Trask, Noah Albert (1979) Attitudes, socio-economic status, and achievement of Inuit students in Labrador. Masters thesis, Memorial University of Newfoundland.
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The purpose of this study is to measure the attitudes, socio-economic status, and achievement of Inuit students and to determine the relationship among these three variables. -- To obtain the necessary information utilized in the analysis of the questions posed in the study, a questionnaire was administered to sixty-seven Inuit students enrolled in the seventh, eighth, and ninth grades in two all-grade schools in the isolated, coastal region of Northern Labrador. The first section of the questionnaire elicited background information concerning the socio-economic indicators, parental education, parental occupation, family size, and family possessions. The final section of the questionnaire utilized an attitudinal scale, the semantic differential, to measure the students' attitudes towards self (ME) and education (SCHOOL, BOOKS, ENGLISH, TEACHER, DISCIPLINE, EXAMINATION, READING, HOMEWORK, STUDYING, and LEARNING). Attitude towards education was also measured by a question directed at the students' expectation of the grade level to be achieved. A basic data sheet recorded from the students' report cards an indication of actual school achievement, the students' total grade average and subjects failed for first two school terms. -- The main findings of the study indicate that, while socio-economic status and achievement of Inuit students are low, their attitudes are not negative. The findings also indicate that, of the variables investigated, only the indicators of socio-economic status are significantly related to the indicators of school achievement. Father's education, father's occupation, and mother's occupation are significantly related to the students' total grade average, and father's occupation is significantly related to subjects failed. -- The study concludes that socio-economic status, not negative attitudes, is the major obstacle to educational achievement among the Inuit students in Labrador. It also concludes that the Inuit student appears to have made only tentative and weak commitments to the values of the educational system and the "White culture" it represents.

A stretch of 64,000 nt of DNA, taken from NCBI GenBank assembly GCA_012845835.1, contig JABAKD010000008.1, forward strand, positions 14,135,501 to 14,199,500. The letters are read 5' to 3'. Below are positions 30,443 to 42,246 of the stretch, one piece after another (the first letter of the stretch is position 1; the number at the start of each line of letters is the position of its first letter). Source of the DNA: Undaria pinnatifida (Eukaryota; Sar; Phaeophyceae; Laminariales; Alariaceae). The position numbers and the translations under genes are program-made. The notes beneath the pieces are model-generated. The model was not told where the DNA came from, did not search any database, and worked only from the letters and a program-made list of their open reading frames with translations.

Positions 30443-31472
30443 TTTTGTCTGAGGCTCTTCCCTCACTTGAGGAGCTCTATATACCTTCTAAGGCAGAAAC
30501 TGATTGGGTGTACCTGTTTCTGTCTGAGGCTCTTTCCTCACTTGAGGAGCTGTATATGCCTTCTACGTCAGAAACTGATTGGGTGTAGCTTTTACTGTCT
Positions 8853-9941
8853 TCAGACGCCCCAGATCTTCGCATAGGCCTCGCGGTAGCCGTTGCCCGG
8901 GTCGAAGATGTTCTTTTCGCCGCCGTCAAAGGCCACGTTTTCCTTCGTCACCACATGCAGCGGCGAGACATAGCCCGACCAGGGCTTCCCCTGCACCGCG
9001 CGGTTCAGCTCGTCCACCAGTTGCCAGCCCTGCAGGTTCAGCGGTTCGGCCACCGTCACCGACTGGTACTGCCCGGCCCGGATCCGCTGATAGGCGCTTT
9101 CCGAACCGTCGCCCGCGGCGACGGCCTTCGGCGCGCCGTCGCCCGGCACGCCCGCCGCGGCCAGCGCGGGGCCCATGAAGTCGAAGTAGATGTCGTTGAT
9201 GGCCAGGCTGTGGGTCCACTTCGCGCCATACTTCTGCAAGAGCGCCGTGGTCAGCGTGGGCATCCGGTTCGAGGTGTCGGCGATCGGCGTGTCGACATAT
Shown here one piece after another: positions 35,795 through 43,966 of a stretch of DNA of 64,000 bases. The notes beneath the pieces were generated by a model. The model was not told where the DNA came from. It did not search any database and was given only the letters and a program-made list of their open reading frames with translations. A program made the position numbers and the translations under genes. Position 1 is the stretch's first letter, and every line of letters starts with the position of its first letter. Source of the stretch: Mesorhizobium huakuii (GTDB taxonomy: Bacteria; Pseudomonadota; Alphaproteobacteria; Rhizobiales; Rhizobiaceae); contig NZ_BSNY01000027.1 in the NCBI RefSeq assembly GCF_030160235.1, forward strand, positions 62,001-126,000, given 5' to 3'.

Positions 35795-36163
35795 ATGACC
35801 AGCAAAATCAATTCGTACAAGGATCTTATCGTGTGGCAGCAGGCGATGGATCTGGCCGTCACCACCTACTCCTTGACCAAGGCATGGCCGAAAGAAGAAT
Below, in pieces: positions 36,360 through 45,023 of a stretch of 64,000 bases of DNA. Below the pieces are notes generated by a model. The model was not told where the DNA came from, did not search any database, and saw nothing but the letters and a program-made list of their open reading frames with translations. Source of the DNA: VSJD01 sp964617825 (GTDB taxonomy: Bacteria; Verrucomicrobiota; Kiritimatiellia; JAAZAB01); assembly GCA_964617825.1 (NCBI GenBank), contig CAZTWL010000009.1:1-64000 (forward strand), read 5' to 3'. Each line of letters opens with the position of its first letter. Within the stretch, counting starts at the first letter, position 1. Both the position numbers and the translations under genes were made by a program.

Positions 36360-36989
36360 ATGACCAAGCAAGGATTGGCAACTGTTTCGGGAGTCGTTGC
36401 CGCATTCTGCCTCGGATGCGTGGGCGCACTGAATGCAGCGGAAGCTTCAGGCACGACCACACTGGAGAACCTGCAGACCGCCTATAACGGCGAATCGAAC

|Item Type:||Thesis (Masters)|
|Additional Information:||Bibliography: leaves 102-107.|
|Department(s):||Education, Faculty of|
|Geographic Location:||Canada--Newfoundland and Labrador--Labrador|
|Library of Congress Subject Heading:||Inuit--Newfoundland and Labrador--Labrador--Education; Inuit--Newfoundland and Labrador--Labrador--Social conditions; Education--Newfoundland and Labrador--Labrador; Students--Attitudes|
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